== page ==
An additional layer of sheen is provided when a polyurethane clear coat is applied. It also protects and hardens the paint. A water-based topcoat should be matched with water-based paint, and oil paint with an oil-based topcoat. The can should be held 10-12 inches away while spraying with a back and forth motion. To achieve an even coat, the chair’s natural lines should be followed. Once the first clear coat has dried, use 200-grit sandpaper or higher to lightly sand to provide a professional finish before you spray the final coat on.
Step 9: Allow it to Dry
Allow the piece of furniture to cure completely in a dry, warm well-ventilated area before you use it – which will typically be about 24 hours. After you discover just how easy repainting wood furniture is, you will be able to see how all types of pieces have so much hidden potential.
Additional Painting Wood Furniture Tips
It is best for all painting surfaces to be primed to prevent the bleeding of stains through your new paint.
The primer that you use should match your type of paint. It is best to use a semigloss or satin finish on furniture with an oil-based or latex paint. The primer should never be left unpainted.
If you are using latex paint, for most uses a latex primer is a good choice. It is easy to apply and most stains are blocked. It also does have the smell that oil-based primers do.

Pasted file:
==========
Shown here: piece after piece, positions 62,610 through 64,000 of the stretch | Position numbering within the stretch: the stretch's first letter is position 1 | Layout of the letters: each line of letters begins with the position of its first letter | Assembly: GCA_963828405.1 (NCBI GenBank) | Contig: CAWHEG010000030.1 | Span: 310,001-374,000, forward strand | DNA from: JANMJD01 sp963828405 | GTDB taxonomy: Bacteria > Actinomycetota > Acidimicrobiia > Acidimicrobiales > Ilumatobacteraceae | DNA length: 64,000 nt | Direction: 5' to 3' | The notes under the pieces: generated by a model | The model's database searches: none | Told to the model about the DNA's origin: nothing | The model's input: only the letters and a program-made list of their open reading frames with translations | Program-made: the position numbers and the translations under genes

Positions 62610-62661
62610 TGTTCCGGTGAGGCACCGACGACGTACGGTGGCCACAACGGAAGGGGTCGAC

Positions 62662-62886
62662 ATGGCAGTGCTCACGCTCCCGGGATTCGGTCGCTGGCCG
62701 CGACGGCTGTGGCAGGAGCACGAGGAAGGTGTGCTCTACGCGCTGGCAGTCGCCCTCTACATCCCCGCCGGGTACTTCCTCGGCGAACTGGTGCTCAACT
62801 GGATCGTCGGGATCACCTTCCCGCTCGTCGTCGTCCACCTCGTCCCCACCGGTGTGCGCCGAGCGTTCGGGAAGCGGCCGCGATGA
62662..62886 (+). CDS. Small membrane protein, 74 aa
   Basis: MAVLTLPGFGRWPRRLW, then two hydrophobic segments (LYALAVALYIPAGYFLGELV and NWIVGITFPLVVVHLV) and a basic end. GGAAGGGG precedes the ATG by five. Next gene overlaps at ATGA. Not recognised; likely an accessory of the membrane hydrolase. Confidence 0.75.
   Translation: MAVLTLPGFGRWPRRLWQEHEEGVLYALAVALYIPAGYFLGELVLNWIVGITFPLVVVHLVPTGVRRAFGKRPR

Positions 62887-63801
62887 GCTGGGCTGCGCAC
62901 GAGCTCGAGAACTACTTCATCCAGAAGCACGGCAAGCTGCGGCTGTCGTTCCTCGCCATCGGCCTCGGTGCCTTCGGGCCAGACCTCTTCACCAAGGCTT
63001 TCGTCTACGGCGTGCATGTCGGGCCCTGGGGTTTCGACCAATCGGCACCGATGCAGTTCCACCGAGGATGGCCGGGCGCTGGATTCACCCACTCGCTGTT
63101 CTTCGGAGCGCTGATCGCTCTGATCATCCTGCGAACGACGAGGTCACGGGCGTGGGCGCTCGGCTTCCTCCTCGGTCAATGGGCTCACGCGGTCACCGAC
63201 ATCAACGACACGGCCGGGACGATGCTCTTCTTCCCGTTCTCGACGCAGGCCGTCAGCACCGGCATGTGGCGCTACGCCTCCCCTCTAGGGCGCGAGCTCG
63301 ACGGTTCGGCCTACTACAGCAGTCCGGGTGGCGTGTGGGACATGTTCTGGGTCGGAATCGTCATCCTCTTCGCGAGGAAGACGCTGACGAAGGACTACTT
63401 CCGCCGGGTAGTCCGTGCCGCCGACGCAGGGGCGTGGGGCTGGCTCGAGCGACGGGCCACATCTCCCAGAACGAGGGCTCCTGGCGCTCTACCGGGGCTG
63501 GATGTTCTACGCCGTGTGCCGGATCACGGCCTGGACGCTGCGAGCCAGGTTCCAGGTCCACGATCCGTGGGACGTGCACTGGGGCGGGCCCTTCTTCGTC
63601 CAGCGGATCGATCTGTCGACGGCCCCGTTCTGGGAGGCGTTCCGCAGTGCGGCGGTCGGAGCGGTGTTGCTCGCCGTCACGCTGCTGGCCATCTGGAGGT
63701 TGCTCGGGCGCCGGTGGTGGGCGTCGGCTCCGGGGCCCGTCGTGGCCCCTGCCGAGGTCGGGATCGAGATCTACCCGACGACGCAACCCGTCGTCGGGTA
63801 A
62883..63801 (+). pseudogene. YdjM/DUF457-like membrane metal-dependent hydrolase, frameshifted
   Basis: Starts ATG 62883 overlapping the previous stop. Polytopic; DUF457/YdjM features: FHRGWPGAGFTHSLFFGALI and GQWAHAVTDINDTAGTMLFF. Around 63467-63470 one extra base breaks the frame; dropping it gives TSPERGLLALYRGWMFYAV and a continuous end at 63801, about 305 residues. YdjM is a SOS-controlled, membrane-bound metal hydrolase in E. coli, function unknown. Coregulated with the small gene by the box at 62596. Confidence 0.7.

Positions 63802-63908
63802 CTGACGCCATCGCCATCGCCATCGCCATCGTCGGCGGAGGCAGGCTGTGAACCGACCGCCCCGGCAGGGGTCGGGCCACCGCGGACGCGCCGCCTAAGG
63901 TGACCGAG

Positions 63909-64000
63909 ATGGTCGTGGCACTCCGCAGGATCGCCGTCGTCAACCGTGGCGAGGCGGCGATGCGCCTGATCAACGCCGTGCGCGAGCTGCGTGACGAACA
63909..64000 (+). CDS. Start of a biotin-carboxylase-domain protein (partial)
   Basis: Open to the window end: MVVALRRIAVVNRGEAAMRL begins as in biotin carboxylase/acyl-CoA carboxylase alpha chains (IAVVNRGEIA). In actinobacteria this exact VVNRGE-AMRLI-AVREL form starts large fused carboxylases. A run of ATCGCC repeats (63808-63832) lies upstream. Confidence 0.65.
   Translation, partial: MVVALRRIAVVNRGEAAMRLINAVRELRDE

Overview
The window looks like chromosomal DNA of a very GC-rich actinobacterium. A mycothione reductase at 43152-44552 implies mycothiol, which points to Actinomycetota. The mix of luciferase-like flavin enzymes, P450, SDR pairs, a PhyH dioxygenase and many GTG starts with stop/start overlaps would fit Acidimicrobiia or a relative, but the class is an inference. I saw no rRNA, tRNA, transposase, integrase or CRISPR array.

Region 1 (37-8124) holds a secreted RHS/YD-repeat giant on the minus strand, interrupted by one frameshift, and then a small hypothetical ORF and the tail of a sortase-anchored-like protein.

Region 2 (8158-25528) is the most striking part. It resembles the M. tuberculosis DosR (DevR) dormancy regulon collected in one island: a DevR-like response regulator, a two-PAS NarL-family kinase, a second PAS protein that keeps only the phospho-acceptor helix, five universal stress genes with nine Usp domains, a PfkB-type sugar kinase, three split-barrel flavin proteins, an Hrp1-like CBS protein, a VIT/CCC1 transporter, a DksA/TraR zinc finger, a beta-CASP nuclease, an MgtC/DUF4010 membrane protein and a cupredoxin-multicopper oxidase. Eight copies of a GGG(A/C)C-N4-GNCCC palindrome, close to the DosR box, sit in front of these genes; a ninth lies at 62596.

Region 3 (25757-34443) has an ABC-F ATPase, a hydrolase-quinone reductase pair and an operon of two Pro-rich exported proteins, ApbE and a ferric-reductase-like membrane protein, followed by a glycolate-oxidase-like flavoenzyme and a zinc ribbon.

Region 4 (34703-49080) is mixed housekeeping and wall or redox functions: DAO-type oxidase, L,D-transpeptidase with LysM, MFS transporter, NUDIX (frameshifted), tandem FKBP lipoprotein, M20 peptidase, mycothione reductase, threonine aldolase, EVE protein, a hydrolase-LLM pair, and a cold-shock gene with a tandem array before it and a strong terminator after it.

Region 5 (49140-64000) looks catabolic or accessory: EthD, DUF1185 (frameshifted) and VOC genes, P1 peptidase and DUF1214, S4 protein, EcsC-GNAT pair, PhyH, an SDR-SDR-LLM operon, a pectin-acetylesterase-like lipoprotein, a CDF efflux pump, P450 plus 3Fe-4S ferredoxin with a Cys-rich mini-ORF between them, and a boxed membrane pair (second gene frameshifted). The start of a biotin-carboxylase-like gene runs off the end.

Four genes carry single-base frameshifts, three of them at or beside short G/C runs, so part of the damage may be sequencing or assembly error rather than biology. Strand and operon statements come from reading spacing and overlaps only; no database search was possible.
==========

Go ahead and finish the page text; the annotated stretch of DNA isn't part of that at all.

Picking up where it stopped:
Oil-based primers can be used with latex paints. However, an oil-based primer must be used with oil-based paints. Superior stain blocking and adhesions are offered by oil-based primers. However, they have a strong smell. Be sure there is good room ventilation when you are using oil-based paints and primers.
Whenever you are painting, begin at the top and then work your way down. As you working downward, smooth out the paint drips.
There are various sheens that latex paint is available in, including oil-based enamel, and semigloss (if you’d like to learn more about semigloss paint, read this excellent article: What is Semi Gloss Paint? – Flat vs. Satin vs. Semi-Gloss Paint Styles (housebeautiful.com) ), low satin or sheen, and flat acrylic latex. You can use oil-based paint on both interior trim work and exterior painting. It is easy to clean and very durable as well.
What is the best type of paint to use on a piece of furniture?
Although dedicated furniture paint is carried by some paint brands that are designed to protect against scuffs and dissuade brush marks (such as Valspar’s Furniture Paint that is carried by Lowe‘s), it is expensive. A 29-ounce can may cost up to $26. That might be more than what you paid for your furniture from the thrift store.
Fortunately, it is possible to save money on your furniture painting project when you use standard paint that is well-suited to the material you are going to refresh and to make sure to prepare, prime, and protect your piece of furniture properly.
For a majority of furniture pieces, semi-glass or satin paints are ideal.
Whether you are selecting an exterior or interior paint there is a range of different sheens that are available, including high-gloss, semi-gloss, satin, eggshell, and flat (matte), in order of highest to lowest. The middle-of-the-road sheens are easy to wipe clean and dry better to slick surfaces than less lustrous finishes, while also hiding scuff marks and scratches that would be emphasized by more reflective high-gloss sheens.